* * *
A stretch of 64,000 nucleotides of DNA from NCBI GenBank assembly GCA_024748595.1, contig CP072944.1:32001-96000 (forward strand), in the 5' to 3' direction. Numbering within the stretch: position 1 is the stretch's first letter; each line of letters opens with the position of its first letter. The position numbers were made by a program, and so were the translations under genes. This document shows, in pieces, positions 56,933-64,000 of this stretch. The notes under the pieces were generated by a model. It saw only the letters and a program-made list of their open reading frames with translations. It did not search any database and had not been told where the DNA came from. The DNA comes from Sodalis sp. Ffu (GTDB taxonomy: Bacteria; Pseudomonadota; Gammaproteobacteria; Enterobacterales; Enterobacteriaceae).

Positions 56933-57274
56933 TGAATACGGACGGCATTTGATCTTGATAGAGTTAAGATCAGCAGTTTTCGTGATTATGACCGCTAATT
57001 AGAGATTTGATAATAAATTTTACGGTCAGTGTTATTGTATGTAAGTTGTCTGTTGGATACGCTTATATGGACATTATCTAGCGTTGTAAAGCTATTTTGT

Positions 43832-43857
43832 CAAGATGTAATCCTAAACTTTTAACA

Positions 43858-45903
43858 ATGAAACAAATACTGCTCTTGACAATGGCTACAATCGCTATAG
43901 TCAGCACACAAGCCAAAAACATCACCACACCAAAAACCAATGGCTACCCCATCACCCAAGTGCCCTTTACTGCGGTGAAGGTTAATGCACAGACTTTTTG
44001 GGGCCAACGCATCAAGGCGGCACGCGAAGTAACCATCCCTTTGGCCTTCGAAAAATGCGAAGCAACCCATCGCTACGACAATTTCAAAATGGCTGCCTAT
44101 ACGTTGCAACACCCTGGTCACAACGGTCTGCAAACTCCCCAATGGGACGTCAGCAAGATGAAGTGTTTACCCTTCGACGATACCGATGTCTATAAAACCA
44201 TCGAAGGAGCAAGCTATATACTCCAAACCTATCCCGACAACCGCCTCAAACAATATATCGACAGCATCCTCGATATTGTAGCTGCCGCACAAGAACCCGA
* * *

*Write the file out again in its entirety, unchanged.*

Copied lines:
A stretch of 64,000 nucleotides of DNA from NCBI GenBank assembly GCA_024748595.1, contig CP072944.1:32001-96000 (forward strand), in the 5' to 3' direction. Numbering within the stretch: position 1 is the stretch's first letter; each line of letters opens with the position of its first letter. The position numbers were made by a program, and so were the translations under genes. This document shows, in pieces, positions 56,933-64,000 of this stretch. The notes under the pieces were generated by a model. It saw only the letters and a program-made list of their open reading frames with translations. It did not search any database and had not been told where the DNA came from. The DNA comes from Sodalis sp. Ffu (GTDB taxonomy: Bacteria; Pseudomonadota; Gammaproteobacteria; Enterobacterales; Enterobacteriaceae).

Positions 56933-57274
56933 TGAATACGGACGGCATTTGATCTTGATAGAGTTAAGATCAGCAGTTTTCGTGATTATGACCGCTAATT
57001 AGAGATTTGATAATAAATTTTACGGTCAGTGTTATTGTATGTAAGTTGTCTGTTGGATACGCTTATATGGACATTATCTAGCGTTGTAAAGCTATTTTGT

Positions 43832-43857
43832 CAAGATGTAATCCTAAACTTTTAACA

Positions 43858-45903
43858 ATGAAACAAATACTGCTCTTGACAATGGCTACAATCGCTATAG
43901 TCAGCACACAAGCCAAAAACATCACCACACCAAAAACCAATGGCTACCCCATCACCCAAGTGCCCTTTACTGCGGTGAAGGTTAATGCACAGACTTTTTG
44001 GGGCCAACGCATCAAGGCGGCACGCGAAGTAACCATCCCTTTGGCCTTCGAAAAATGCGAAGCAACCCATCGCTACGACAATTTCAAAATGGCTGCCTAT
44101 ACGTTGCAACACCCTGGTCACAACGGTCTGCAAACTCCCCAATGGGACGTCAGCAAGATGAAGTGTTTACCCTTCGACGATACCGATGTCTATAAAACCA
44201 TCGAAGGAGCAAGCTATATACTCCAAACCTATCCCGACAACCGCCTCAAACAATATATCGACAGCATCCTCGATATTGTAGCTGCCGCACAAGAACCCGA